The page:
With respect to the additions to tax for fraud determined by respondent with respect to the years 1977 through 1981 respondent has the burden of proof. Sec. 7454(a); Rule 142(b); Rowlee v. Commissioner [Dec. 40,228], 80 T.C. 1111, 1123 (1983). To meet his burden with respect to fraud respondent is required to establish affirmatively with clear and convincing evidence that in each of the years 1977 through 1981 there was some underpayment of income tax by petitioner and that petitioner engaged in conduct intended to conceal, mislead, or otherwise avoid or prevent the collection of an income tax which he knew was owed. Stoltzfus v. United States [68-2 USTC ╤ 9499], 398 F.2d 1002, 1004 (3d Cir. 1968); Webb v. Commissioner [68-1 USTC ╤ 9341], 394 F.2d 366 (5th Cir. 1968), affg. a Memorandum Opinion of this Court [Dec. 27,918(M)]. In other words, to prove fraud respondent cannot simply rely upon petitioner's failure to carry his burden of proof as to the underlying deficiencies. Otsuki v. Commissioner [Dec. 29,807], 53 T.C. 96, 105-106 (1969). The presence or absence of fraud is a question of fact which is to be determined from the entire record including deemed admissions. Gajewski v. Commissioner [Dec. 34,088], 67 T.C. 181, 191 (1976), affd. without published opinion 578 F.2d 1383 (8th Cir. 1978); Marshall v. Commissioner [Dec. 42,301], 85 T.C. 267, 272-273 (1985); Doncaster v. Commissioner [Dec. 38,135], 77 T.C. 334, 336-338 (1981).
With the deemed admissions obtained by respondent from petitioner in this case we are satisfied that respondent has clearly and convincingly established the following ultimate facts:
(1) With regard to the taxable years 1978, 1979, 1980, and 1981, petitioner is collaterally estopped by his criminal conviction under section 7203 from denying that he willfully failed to file returns for those years. Castillo v. Commissioner [Dec. 41,940], 84 T.C. 405, 409-410 (1985).
(2) From the returns filed by petitioner for 1975 and 1976 it is apparent that he was aware of his obligation to report his wages as taxable income. In spite of this demonstrated knowledge he did not report a substantial amount of wage income earned in each of the years 1977 through 1981. Under these circumstances, this failure is a factor to be considered in determining whether a fraudulent intent is present. Rowlee v. Commissioner, supra.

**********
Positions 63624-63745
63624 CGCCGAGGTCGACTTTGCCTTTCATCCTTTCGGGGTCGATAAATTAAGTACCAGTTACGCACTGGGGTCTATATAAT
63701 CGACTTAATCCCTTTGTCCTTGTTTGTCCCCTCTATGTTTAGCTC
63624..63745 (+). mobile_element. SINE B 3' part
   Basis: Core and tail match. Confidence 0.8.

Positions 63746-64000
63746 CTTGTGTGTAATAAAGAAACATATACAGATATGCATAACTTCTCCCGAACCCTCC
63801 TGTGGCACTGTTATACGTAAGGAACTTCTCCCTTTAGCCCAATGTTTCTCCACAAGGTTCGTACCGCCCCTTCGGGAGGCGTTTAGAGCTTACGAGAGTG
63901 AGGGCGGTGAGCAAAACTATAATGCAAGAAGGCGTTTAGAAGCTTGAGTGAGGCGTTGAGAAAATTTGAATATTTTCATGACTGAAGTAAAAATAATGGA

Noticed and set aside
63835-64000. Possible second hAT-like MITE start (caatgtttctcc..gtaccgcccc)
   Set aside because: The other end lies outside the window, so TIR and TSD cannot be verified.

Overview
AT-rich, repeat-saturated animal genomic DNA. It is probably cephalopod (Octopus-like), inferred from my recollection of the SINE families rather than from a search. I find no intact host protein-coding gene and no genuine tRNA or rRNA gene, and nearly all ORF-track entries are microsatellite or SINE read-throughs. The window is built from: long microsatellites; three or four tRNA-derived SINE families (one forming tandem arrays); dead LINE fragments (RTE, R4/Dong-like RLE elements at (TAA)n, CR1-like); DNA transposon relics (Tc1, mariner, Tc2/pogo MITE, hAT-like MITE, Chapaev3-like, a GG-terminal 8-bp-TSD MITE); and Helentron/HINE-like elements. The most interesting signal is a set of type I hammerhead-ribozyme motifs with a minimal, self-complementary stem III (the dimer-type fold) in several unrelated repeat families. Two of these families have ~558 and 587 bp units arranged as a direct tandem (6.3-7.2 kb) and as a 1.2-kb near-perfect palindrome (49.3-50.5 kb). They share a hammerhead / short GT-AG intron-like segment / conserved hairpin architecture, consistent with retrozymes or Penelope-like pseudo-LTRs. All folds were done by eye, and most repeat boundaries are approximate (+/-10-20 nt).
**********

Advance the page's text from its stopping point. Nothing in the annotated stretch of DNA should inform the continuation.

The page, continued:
(3) For each of the years 1977 through 1981 petitioner failed to report and pay income tax on substantial amounts of income which he knew was taxable. This failure is also evidence of a fraudulent intent. Bradford v. Commissioner [86-2 USTC ╤ 9602], 796 F.2d 303, 307 (9th Cir. 1986); Powell v. Granquist [58-1 USTC ╤ 9223], 252 F.2d 56, 61 (9th Cir. 1958).
(4) During 1978 and 1981 petitioner submitted Forms W-4 to his employers which he knew were false. Falsely claiming an excessive number of exemptions or falsely claiming exemption from income tax is evidence of fraud. Stephenson v. Commissioner [Dec. 39,562], 79 T.C. 995, 1007 (1982), affd. [84-2 USTC ╤ 9964] 748 F.2d 331 (6th Cir. 1984); Habersham-Bey v. Commissioner [Dec. 38,826], 78 T.C. 304, 313-314 (1982).
(5) Petitioner failed to keep or produce for inspection by respondent's agents any books or records of his income or expenses. Such a failure is considered evidence of fraud. Bradford v. Commissioner, supra.
(6) Petitioner failed to cooperate with respondent's agents in the determination of his income and expenses. Such failure is also evidence of a fraudulent intent. Powell v. Granquist, supra at 61; Grosshandler v. Commissioner [Dec. 37,317], 75 T.C. 1, 20 (1980); Gajewski v. Commissioner, supra at 200.
In view of all of the foregoing we are satisfied that respondent has carried his burden of establishing with clear and convincing evidence that petitioner is liable for the additions to tax for fraud under section 6653(b) for the years 1977 through 1981. We conclude, therefore, that with the exception of the addition to tax under section 6661 for 1983, which respondent has conceded, respondent's determinations of the deficiencies and additions to tax in this case are correct.
Decision will be entered under Rule 155.